Jan 2017 saw the publication of a review article on the potential role of Vitamin D as a risk factor in the development in the generation of autoimmune disorders.
In the last few years, more attention has been given to the “non-calcaemic” effect of vitamin D. Several observational studies and meta-analyses demonstrated an association between circulating levels of vitamin D and outcome of many common diseases, including endocrine diseases, chronic diseases, cancer progression, and autoimmune diseases.
In particular, cells of the immune system (B cells, T cells, and antigen presenting cells), due to the expression of 1α-hydroxylase (CYP27B1), are able to synthesize the active metabolite of vitamin D, which shows immunomodulatory properties. Moreover, the expression of the vitamin D receptor (VDR) in these cells suggests a local action of vitamin D in the immune response.
These findings are supported by the correlation between the polymorphisms of the VDR or the CYP27B1 gene and the pathogenesis of several autoimmune diseases. Currently, the optimal plasma 25-hydroxyvitamin D concentration that is necessary to prevent or treat autoimmune diseases is still under debate. However, experimental studies in humans have suggested beneficial effects of vitamin D supplementation in reducing the severity of disease activity.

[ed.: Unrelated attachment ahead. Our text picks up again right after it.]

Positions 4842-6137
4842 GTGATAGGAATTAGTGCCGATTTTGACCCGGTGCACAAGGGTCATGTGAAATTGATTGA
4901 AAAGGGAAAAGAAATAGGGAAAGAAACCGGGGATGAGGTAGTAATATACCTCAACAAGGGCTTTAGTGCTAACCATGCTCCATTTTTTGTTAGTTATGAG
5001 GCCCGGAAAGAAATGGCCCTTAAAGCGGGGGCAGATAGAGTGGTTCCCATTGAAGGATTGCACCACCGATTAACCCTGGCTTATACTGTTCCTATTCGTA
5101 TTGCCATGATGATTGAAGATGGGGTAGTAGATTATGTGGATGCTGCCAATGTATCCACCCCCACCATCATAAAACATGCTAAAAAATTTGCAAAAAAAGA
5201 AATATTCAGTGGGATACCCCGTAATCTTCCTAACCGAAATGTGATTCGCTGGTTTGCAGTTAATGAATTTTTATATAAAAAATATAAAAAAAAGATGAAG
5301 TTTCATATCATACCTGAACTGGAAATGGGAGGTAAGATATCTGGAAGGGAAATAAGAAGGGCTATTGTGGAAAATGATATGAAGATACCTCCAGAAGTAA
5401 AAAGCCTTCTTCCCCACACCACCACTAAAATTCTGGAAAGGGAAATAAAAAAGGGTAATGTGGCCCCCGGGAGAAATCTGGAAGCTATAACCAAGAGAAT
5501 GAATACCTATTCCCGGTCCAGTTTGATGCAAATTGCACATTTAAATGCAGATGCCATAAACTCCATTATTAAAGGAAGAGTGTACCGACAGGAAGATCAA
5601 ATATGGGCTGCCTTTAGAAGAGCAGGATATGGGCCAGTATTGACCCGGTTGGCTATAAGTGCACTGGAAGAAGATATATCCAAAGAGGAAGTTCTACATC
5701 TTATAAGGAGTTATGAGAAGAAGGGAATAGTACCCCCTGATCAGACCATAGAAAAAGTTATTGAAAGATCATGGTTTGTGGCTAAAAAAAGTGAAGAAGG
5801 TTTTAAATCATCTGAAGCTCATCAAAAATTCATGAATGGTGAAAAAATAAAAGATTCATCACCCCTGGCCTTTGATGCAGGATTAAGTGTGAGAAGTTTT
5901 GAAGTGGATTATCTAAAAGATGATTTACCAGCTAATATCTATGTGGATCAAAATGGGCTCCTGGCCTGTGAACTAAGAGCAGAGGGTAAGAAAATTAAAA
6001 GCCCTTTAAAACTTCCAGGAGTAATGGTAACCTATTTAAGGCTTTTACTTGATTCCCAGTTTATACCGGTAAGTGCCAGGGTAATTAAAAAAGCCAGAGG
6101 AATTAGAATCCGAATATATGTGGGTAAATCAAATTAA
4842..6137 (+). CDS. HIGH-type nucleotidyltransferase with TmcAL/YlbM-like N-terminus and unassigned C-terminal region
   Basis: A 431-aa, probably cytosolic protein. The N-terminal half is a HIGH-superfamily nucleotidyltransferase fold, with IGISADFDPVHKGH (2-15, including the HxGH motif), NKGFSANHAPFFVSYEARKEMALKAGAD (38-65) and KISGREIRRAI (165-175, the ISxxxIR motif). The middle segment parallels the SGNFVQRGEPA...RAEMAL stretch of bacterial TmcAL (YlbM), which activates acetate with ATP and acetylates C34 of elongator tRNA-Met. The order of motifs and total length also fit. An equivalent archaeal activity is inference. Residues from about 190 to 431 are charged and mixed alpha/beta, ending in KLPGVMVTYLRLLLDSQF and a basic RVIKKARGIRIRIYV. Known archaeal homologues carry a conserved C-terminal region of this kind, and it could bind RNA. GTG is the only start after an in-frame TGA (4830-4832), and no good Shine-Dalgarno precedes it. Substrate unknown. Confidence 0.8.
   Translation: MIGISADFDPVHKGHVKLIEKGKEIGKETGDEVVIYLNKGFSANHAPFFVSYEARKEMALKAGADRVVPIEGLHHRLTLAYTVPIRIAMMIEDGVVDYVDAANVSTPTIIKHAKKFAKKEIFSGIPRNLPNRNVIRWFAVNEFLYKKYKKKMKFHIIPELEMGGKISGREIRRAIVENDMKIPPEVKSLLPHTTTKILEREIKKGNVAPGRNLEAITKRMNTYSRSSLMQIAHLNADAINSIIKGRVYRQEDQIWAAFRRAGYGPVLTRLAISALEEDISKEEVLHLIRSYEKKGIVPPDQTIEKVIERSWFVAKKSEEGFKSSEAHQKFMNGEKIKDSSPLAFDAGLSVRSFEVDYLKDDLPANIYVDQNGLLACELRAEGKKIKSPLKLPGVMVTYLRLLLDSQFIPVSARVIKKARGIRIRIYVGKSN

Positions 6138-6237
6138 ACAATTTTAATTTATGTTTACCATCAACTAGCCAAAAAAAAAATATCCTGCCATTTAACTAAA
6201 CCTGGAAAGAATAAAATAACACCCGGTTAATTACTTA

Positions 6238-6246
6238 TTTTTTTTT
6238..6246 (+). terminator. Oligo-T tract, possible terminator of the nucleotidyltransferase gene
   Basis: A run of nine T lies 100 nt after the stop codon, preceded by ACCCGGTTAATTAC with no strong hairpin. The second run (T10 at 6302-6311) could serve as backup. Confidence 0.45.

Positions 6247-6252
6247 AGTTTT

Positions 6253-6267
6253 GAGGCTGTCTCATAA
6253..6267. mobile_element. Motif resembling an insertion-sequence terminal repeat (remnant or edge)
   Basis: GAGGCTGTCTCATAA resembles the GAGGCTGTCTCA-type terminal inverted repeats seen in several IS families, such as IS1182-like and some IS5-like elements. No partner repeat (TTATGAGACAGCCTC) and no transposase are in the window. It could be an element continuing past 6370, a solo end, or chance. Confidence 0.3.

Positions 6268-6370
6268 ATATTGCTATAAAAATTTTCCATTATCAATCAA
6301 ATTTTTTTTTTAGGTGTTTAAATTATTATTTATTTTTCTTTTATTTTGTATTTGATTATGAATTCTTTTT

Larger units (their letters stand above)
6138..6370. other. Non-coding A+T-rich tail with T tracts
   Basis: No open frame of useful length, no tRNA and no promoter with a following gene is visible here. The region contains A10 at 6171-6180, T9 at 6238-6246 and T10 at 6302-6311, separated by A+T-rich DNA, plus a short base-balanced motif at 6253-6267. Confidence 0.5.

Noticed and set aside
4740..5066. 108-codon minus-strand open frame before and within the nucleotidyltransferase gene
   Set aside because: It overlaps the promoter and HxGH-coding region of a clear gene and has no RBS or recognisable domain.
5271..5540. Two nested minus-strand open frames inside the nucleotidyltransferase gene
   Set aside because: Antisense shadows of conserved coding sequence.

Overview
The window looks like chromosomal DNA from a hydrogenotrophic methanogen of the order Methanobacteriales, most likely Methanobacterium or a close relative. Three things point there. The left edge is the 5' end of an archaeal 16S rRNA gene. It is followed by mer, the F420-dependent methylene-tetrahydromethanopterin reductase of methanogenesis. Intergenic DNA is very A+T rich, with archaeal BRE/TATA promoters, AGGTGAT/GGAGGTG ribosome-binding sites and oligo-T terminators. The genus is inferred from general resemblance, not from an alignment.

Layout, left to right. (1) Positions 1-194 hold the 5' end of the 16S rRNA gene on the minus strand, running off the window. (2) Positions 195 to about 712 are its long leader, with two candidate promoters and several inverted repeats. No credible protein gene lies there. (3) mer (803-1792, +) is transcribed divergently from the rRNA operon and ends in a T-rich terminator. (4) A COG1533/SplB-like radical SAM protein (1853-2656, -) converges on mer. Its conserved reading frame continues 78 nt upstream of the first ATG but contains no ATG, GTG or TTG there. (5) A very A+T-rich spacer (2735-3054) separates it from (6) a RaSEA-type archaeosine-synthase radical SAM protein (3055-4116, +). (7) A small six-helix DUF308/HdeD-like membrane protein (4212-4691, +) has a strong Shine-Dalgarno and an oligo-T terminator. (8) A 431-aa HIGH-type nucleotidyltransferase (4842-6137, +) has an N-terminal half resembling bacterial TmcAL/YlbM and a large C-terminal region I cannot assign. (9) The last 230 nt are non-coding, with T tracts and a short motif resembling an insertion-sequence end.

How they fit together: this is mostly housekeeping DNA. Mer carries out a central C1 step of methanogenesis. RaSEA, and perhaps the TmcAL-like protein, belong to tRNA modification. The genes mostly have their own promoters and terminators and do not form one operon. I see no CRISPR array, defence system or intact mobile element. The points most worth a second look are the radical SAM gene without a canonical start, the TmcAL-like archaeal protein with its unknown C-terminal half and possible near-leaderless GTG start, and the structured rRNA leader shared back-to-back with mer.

In this review, they summarise the evidence regarding the role of vitamin D in the pathogenesis of autoimmune endocrine diseases, including type 1 diabetes mellitus, Addison’s disease, Hashimoto’s thyroiditis, Graves’ disease and autoimmune polyendocrine syndromes. Furthermore, they discuss the supplementation with vitamin D to prevent or treat autoimmune diseases.
The expression of the enzyme involved in the activation of the vitamin D suggests a local action of vitamin D, which presents immunomodulatory properties. Thus, it is possible that vitamin D insufficiency or deficiency may unsettle the normal immune response, predisposing to the development of the autoimmune diseases. Moreover, the association between both VDR and CYP27B1 polymorphisms and a higher risk of T1DM, AD, and AITD strengthens the potential role of vitamin D in the pathogenesis of autoimmune endocrine diseases.
 Altieri B, Muscogiuri G, Barrea L, Mathieu C, Vallone CV, Mascitelli L, Bizzaro G, Altieri VM, Tirabassi G, Balercia G, Savastano S, Bizzaro N, Ronchi CL, Colao A, Pontecorvi A, Della Casa S. Does vitamin D play a role in autoimmune endocrine disorders? A proof of concept. Rev Endocr Metab Disord. 2017 Jan 9. View Abstract